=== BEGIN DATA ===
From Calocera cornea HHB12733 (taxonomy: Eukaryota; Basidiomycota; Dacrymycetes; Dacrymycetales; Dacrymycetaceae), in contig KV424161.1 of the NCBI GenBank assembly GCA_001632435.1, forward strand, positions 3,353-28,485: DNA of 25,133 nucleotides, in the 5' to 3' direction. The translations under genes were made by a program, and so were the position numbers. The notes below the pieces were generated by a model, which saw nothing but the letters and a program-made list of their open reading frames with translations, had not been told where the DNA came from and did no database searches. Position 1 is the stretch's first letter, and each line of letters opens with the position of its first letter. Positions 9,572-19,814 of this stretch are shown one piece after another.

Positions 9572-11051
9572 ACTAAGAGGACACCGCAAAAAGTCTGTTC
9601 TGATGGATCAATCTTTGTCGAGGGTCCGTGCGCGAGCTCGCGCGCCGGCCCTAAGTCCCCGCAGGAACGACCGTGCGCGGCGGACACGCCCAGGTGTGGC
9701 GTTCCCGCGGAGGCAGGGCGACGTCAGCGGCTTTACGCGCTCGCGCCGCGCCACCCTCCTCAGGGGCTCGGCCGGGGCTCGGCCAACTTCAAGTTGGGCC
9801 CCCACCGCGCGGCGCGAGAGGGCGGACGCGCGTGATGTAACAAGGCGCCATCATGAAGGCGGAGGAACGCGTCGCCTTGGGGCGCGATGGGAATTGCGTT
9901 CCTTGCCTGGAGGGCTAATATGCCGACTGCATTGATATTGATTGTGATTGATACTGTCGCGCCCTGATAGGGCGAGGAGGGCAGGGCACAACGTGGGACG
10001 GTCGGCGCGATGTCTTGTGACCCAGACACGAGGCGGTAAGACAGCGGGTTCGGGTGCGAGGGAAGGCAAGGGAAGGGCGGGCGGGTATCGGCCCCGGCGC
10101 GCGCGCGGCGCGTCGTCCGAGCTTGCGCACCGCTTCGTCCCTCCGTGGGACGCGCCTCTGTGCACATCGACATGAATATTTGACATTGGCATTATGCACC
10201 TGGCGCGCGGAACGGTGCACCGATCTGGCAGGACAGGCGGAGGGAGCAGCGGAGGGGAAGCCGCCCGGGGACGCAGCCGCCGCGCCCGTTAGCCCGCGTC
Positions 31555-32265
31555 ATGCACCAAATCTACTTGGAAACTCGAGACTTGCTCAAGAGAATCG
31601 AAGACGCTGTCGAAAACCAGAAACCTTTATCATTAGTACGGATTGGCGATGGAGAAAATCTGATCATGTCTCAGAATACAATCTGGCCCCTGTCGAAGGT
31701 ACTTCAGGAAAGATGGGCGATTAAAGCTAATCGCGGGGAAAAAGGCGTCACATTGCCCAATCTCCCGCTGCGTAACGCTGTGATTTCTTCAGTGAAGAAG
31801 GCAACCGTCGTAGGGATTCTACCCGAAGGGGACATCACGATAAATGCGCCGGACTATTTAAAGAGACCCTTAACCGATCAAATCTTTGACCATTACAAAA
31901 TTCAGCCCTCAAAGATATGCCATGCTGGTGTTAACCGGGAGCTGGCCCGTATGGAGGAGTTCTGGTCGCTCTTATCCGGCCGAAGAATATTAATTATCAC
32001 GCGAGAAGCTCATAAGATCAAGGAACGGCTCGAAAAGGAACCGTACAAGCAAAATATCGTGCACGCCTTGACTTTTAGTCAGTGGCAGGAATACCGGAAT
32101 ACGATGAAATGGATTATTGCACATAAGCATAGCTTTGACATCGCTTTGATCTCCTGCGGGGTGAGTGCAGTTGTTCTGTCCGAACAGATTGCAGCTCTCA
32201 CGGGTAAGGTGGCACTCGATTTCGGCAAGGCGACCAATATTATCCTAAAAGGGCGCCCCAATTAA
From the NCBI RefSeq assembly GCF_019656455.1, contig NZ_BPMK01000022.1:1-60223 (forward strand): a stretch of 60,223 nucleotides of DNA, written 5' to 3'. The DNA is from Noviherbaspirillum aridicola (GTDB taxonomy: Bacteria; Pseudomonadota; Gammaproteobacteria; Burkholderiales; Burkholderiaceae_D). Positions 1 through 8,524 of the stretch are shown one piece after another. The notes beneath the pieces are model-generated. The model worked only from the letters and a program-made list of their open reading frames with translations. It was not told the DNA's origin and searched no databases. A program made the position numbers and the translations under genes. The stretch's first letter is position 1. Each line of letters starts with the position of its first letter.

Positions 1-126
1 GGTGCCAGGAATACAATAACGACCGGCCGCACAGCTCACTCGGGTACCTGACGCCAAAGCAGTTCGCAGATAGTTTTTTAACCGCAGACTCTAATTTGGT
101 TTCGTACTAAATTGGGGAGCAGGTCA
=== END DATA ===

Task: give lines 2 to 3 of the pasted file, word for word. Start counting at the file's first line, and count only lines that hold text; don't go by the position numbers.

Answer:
Positions 9572-11051
9572 ACTAAGAGGACACCGCAAAAAGTCTGTTC